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Taken 8-May-17
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7 of 28 photos
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Photo Info

Dimensions4288 x 2848
Original file size5.61 MB
Image typeJPEG
Color spacesRGB
Date taken8-May-17 10:29
Date modified8-May-17 10:29
Shooting Conditions

Camera modelNIKON D90
Focal length18 mm
Focal length (35mm)27 mm
Max lens aperturef/3.6
Exposure1/80 at f/9
FlashNot fired, auto mode
Exposure bias0 EV
Exposure modeAuto
Exposure prog.Unknown
ISO speedISO 200
Metering modePattern
Digital zoom1x
First Comanche-German Meeting

First Comanche-German Meeting

Mason County, Texas 30
45.012' N 99 14.089' W
Directions: Start at the intersection of Robin Avenue and Ft. McKavitt Street. Go 150 feet east on Ft. McKavitt Street. The marker is on the left (north) side of the street. 442 Ft. McKavitt Street.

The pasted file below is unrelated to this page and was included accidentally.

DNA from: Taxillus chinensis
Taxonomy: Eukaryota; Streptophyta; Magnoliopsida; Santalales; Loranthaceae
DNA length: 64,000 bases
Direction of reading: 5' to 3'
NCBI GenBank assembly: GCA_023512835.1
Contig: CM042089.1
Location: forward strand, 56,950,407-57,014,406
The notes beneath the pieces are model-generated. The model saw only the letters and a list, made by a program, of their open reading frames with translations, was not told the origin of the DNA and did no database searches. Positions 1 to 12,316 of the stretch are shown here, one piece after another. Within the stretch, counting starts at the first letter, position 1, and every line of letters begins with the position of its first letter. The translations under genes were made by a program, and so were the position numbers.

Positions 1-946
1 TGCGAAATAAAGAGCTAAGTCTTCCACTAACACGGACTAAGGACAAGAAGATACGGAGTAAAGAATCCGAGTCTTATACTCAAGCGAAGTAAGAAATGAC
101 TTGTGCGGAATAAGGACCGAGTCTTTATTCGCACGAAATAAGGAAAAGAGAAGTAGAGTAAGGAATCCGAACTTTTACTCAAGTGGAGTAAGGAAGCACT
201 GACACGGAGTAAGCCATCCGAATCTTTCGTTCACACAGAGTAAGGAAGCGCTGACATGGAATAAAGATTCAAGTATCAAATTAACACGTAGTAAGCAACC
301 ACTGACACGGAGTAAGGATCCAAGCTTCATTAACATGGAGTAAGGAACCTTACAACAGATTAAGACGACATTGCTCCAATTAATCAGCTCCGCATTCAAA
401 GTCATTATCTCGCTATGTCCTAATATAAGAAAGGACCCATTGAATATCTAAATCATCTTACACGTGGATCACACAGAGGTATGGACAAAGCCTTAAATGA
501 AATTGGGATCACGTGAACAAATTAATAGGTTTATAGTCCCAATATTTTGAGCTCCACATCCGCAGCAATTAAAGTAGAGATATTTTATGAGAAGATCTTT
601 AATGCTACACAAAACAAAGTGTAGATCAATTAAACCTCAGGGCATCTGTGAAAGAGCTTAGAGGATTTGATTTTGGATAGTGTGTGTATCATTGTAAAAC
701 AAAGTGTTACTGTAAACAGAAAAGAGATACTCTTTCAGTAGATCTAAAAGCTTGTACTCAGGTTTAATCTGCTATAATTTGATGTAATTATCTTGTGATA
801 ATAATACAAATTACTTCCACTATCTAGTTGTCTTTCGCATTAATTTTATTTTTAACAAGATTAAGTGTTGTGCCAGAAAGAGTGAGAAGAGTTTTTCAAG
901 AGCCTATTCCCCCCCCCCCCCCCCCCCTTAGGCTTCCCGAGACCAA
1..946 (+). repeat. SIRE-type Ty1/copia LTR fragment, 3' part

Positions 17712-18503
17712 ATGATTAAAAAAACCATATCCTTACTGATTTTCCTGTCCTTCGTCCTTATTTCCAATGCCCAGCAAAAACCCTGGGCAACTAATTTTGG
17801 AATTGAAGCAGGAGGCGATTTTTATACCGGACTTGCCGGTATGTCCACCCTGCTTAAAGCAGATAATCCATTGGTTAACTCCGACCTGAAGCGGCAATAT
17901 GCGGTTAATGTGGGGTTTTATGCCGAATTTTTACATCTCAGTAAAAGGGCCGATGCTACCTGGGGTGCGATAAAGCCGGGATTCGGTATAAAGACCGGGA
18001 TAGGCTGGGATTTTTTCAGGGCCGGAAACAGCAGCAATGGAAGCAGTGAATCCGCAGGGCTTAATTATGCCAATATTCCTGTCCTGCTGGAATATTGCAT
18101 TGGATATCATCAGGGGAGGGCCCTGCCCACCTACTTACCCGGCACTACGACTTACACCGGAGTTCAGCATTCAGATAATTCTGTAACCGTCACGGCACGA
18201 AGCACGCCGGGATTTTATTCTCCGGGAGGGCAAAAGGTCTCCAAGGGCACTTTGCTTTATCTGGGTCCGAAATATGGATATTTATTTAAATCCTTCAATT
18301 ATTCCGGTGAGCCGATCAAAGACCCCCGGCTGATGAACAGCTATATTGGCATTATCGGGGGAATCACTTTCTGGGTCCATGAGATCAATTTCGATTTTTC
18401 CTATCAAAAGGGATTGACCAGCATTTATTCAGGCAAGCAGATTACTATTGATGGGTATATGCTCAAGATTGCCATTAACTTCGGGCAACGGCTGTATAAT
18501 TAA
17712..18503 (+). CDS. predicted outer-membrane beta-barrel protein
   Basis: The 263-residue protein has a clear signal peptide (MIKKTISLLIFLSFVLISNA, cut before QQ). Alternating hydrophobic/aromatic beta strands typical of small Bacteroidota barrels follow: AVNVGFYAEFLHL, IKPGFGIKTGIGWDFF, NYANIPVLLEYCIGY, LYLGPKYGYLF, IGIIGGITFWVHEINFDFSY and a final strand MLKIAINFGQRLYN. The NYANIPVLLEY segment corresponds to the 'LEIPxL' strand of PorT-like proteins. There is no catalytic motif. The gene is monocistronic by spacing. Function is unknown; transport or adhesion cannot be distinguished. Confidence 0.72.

Text: At this site on February 5, 1847, seven or eight Penateka Comanches headed by chief Ketumusua (also Ketumsee, Katemcy, Katemoczy) had their first encounter with an expedition of German immigrants led by John O. Meusebach. The group of about forty settlers left Fredericksburg on January 22 to explore the area between the Llano and Colorado Rivers included in the Fisher-Miller land grant. The society for the protection of German immigrants (Adelsverein) had acquired colonization rights to the tract, and Meusebach, the society's general agent, chose a diplomatic approach to interacting with the people already living here. The Comanches, carrying a white flag, approached the Germans' camp and asked whether they intended to wage war. Meusebach replied that they had come in peace and presented gifts. After they held a consultation through an interpreter, Ketumusua invited the Germans to visit his village on the San Saba River. The parties had a meal together, and the Comanches escorted the Germans to their camp. This first meeting laid the groundwork for a successful peace council on March 1-2, 1847, a rare instance in American history when native people and immigrant settlers negotiated a voluntary agreement for sharing territory. The Comanches honored their treaty with the Germans even as they continued to be in conflict with other settlers. Ketumusua later became the Principal Chief of the Southern Comanches, and Meusebach was elected to the Texas State Senate. Their first meeting is remembered as a significant exchange between two cultures who added to the intertwined history of the Texas hill country.